Based on her co-authored book (Stop Spending, Start Managing, Harvard Business Review Press) and her research, Tanya’s information-packed sessions are designed to make collaboration fun and productive. The sessions are interactive, humorous, and full of memorable stories, but the star of the show will be the evidence based approaches proven to improve how you organize. She’s run this session for both large-scale meetings—and small teams.

Potential learning objectives

  1. What’s your networking mindset? Is it stopping you from building the relationships you need to thrive at work?
  2. Seeing and understanding the hidden organization below the org chart
  3. How can you use networks to understand your position in an organization and potential for influence?
  4. How can you think intentionally about building structures around you that maximize your access to new ideas—even when you’re working from home or in different geographies?
  5. How can you also ensure that you have social support at work?
  6. What are the unique challenges women/minorities face as they build relationships?
Turning Smart People into Smart Teams

This session is for anyone who’s suffered through too many hours in unproductive meetings or on teams that don’t reach their potential. How can we stop squandering collective talent and start creating high value collaboration? And how do we should we think about collaboration today, as our work arrangements have been transformed?

Tanya’s an award-winning professor who’s taught tens of thousands of MBA students and executives for over two decades in some of the top business schools worldwide, and has consulted and given keynotes for numerous Fortune 500 companies. Her TED talk was one named one of the most popular of 2018.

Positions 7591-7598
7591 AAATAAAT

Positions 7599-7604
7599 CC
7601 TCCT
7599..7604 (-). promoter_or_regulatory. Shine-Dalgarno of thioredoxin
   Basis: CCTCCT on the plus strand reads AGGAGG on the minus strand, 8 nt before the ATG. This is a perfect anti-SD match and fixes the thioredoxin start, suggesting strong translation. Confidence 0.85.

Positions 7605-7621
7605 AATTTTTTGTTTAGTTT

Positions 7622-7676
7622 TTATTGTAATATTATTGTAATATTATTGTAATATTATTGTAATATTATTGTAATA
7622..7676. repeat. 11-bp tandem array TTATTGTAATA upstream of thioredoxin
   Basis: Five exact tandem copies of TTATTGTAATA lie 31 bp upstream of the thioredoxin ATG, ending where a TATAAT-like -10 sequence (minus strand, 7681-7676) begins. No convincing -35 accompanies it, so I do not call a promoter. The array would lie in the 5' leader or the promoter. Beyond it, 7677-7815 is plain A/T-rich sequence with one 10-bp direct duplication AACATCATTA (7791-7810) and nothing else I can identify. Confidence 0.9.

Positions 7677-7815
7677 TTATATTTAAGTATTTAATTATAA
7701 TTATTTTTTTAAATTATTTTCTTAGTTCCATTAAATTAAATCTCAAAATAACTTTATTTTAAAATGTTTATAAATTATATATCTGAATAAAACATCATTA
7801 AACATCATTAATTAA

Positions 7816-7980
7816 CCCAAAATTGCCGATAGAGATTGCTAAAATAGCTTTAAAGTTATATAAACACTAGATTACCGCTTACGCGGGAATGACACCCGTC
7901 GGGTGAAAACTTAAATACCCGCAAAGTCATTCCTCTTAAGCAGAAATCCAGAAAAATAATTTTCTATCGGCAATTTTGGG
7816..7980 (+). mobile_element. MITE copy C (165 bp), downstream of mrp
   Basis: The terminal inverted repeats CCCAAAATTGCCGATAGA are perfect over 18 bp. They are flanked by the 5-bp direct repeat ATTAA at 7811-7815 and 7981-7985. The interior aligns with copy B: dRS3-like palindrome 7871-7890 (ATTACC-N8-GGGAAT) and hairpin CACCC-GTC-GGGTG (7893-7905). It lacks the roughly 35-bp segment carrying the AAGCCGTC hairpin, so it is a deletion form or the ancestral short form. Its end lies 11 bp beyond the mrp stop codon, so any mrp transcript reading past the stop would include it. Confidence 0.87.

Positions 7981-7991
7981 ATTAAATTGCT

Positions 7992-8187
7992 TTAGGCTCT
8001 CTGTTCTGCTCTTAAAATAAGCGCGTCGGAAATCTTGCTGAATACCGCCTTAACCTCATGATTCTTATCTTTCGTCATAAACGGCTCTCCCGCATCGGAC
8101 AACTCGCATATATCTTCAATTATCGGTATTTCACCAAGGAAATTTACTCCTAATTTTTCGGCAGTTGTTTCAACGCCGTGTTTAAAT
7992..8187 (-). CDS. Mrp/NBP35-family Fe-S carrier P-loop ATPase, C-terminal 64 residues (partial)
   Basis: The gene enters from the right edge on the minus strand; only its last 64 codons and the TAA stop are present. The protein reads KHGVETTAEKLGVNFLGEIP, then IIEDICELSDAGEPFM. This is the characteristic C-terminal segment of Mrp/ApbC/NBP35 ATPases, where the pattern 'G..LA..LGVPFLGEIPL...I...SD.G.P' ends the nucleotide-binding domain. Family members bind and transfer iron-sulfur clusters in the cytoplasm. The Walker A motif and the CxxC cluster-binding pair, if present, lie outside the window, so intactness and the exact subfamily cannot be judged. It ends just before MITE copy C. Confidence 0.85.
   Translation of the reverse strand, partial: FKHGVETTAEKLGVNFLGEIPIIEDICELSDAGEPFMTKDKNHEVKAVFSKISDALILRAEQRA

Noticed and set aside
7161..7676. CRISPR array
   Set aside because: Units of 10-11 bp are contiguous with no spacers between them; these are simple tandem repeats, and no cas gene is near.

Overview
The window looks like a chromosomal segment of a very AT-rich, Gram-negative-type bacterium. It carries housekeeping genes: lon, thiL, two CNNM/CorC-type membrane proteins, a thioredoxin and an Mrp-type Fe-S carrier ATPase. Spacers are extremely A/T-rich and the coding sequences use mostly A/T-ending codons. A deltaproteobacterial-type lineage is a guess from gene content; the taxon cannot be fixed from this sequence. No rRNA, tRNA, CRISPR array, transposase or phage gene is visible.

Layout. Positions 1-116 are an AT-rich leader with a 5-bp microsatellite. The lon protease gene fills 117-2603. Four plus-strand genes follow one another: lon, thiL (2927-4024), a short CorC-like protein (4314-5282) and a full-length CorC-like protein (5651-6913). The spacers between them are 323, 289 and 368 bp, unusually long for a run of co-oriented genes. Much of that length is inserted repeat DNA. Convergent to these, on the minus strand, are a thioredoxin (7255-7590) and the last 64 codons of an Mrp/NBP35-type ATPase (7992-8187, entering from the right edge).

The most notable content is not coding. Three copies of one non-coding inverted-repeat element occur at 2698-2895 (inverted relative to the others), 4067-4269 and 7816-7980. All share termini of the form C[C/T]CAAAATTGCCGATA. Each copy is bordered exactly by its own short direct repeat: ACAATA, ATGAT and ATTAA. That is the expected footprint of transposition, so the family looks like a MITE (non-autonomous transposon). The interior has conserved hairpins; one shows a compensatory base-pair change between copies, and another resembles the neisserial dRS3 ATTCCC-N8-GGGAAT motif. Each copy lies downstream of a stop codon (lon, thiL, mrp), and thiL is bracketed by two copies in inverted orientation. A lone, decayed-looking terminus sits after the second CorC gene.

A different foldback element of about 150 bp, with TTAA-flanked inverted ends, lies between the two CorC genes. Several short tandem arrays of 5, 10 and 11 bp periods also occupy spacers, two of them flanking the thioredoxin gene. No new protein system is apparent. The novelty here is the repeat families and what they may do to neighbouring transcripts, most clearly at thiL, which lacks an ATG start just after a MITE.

Based on her co-authored book (Stop Spending, Start Managing, Harvard Business Review Press) and her research, Tanya’s information-packed sessions are designed to make collaboration fun and productive. The sessions are interactive, humorous, and full of memorable stories, but the star of the show will be the evidence based approaches proven to help you collaborate better. Her goal is to transform how you think about organizing—so that your smart people can become smart groups. She’s run this session for both large groups of 100s of participants—and small C-suite teams.

The session will be highly interactive with short group exercises. The topic could be a one hour intro or 20 hours! Regardless, it will surface the dangerous processes that squander your group’s talents, and provide you with immediate fixes that transform the way you work.

Potential learning objectives:

  1. What are your assumptions about teams?
  2. The two most dangerous people in groups—the persuasive idiot and the quiet expert—and how to foil them.
  3. What norms that have implicitly shaped how your group functions—and can you be intentional about setting more productive norms?
  4. Knowing when to be a group and when to be an individual
  5. How do you maximize the diversity of voices that are heard?
  6. How do you organize the confusion of perspectives—and then pick the best ideas?
  7. Remote work
Please contact us to see testimonials.